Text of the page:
Doug French

Food is vital for survival, yet less than 2 percent of America's population works in agriculture. That's a big change from 100 years ago, when over 40 percent of the workforce was toiling away on the farm. If I had been born at the start of the 20th century in Kansas, rather than at the end of the 1950s, no doubt my life would have been spent on the farm.

Agriculture was labor-intensive then, requiring plenty of strong backs, human and animal alike. In addition to nearly half the human workforce, 22 million animals worked the fields. Now 5 million tractors and a dazzling array of farm implements do the work of thousands. Farms have become more productive and specialized. And the number of farms has plunged, while the average-sized farm has quadrupled.

According to the USDA's website, in 1945 it took 14 labor hours to produce 100 bushels of corn on two acres. By 1987, it only took 3 labor hours and one acre to produce the same amount. Now, it takes less than an acre.

We have a wider array of food available to us than ever before. Created by fewer people. The division of labor continues to work wonders. Thank goodness we're not all stuck on the farm. According to the occupational employment numbers from the Bureau of Labor Statistics, 419,200 were employed in the farming, fishing, and forestry occupations in May of 2009.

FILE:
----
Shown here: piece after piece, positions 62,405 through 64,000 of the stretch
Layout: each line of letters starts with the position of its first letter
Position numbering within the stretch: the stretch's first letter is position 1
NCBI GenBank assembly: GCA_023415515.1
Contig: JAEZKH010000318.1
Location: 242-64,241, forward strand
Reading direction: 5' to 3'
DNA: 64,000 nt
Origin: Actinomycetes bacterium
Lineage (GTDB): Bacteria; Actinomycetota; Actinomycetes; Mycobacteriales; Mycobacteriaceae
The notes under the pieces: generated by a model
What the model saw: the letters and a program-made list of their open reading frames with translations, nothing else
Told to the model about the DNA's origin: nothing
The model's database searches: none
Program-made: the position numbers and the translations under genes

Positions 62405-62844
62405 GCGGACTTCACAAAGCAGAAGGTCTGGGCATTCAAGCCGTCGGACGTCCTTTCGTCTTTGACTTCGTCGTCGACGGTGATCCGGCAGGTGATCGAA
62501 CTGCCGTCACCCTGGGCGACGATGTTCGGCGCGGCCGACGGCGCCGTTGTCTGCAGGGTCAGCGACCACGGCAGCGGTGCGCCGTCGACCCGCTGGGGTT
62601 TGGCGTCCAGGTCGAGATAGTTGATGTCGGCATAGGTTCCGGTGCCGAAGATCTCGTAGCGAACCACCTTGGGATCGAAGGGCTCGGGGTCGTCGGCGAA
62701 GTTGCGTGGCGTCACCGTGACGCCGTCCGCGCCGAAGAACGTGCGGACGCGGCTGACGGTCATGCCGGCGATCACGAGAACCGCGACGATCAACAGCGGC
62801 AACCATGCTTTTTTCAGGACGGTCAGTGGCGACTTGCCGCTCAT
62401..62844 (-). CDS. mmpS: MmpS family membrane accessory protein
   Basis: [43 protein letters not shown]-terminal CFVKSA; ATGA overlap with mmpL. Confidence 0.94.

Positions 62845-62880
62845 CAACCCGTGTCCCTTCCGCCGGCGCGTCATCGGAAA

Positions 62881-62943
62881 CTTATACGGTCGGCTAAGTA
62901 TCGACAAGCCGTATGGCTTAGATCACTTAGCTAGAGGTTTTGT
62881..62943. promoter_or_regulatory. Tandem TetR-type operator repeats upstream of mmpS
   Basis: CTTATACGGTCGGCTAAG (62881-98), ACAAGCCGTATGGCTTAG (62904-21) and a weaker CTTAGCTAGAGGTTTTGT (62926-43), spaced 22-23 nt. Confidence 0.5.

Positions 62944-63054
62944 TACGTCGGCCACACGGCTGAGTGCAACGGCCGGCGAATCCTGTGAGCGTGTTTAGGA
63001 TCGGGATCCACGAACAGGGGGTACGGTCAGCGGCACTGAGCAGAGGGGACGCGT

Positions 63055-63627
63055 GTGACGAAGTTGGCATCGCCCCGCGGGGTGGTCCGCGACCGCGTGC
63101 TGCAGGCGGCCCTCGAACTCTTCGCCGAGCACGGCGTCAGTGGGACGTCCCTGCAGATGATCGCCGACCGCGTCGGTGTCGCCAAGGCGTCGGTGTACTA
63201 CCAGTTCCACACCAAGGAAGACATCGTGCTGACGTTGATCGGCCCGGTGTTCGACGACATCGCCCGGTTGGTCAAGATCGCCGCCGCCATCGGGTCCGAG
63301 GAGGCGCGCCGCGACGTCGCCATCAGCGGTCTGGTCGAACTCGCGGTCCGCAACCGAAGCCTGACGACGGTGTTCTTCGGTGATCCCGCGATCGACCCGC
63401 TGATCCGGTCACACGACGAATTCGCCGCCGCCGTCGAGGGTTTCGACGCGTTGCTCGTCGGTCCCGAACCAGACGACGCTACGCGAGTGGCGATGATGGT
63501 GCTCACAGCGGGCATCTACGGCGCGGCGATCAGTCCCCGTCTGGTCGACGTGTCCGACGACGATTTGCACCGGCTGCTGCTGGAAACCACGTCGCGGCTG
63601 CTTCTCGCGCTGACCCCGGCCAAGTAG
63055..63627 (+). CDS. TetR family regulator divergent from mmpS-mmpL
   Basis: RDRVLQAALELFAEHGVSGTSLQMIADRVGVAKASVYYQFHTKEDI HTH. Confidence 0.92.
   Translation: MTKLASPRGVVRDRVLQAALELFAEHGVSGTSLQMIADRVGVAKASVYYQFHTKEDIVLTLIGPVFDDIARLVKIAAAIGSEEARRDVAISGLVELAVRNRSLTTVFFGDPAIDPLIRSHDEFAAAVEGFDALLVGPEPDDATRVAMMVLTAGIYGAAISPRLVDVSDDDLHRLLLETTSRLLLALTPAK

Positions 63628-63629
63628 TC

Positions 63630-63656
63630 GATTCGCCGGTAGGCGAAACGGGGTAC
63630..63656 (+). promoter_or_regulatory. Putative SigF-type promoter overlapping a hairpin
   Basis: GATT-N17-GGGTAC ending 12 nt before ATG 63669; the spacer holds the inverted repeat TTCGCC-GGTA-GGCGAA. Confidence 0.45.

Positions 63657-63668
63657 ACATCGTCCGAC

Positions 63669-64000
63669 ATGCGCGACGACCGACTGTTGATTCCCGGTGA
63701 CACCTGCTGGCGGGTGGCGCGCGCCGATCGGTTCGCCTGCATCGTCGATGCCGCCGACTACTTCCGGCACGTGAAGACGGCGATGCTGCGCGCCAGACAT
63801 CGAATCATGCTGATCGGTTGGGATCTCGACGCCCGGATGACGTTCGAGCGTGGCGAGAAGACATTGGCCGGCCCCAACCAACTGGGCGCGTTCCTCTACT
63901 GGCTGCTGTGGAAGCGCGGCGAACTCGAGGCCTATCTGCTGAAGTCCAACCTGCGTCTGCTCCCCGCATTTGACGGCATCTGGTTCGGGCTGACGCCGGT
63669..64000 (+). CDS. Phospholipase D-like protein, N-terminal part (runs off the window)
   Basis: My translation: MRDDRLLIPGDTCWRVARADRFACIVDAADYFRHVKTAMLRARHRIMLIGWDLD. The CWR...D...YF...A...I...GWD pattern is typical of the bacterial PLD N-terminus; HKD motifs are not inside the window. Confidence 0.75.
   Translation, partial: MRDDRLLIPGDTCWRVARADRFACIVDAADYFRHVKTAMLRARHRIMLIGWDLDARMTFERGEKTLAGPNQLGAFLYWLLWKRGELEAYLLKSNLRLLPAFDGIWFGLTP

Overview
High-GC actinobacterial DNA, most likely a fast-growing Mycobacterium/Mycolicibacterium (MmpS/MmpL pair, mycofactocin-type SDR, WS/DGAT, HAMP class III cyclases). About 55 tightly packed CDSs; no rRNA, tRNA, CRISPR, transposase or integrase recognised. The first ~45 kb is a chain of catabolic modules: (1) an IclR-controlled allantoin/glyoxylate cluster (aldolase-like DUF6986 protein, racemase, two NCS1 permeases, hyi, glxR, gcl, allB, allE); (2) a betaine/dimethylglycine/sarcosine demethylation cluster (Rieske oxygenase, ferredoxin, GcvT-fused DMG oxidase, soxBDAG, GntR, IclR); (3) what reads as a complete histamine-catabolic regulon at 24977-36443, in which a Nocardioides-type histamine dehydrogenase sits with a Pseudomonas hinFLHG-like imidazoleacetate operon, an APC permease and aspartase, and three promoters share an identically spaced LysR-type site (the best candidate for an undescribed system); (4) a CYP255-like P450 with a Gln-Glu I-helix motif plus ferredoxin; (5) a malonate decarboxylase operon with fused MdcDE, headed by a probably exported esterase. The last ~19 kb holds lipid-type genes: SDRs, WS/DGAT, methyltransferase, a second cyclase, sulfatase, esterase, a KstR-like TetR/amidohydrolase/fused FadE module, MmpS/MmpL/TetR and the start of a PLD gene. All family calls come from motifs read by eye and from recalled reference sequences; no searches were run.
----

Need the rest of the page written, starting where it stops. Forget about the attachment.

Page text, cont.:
The same May 2009 report listed 8,488,740 people employed in education, training, and library occupations. So more than 20 times more people are needed to educate a small portion of the population than to grow food for everyone. But what about serving the food? Yes, food-preparation and food-serving occupations totaled 11,218,260 employees, serving the entire population of over 308 million.

Meanwhile, it takes more than 8 million to educate the 81.5 million that are enrolled in school. History and technology would say this surely can't last. A proud father recently told me of quizzing his kids about scurvy. And while his young daughter gamely took a wild guess, his crafty teenage son ducked into the next room to google it, quickly emerging to give the correct answer that the disease that killed so many centuries ago is caused by a deficiency of vitamin C.

What schooling is for many is a 12- or 16-year sentence wherein young people are penned up, talked at, cajoled, quizzed, and tested, for the most part on facts and figures that can now be retrieved in seconds with a handheld device.

Doug French

Doug French is is president of the Mises Institute and author of Early Speculative Bubbles & Increases in the Money Supply and Walk Away: The Rise and Fall of the Home-Ownership Myth

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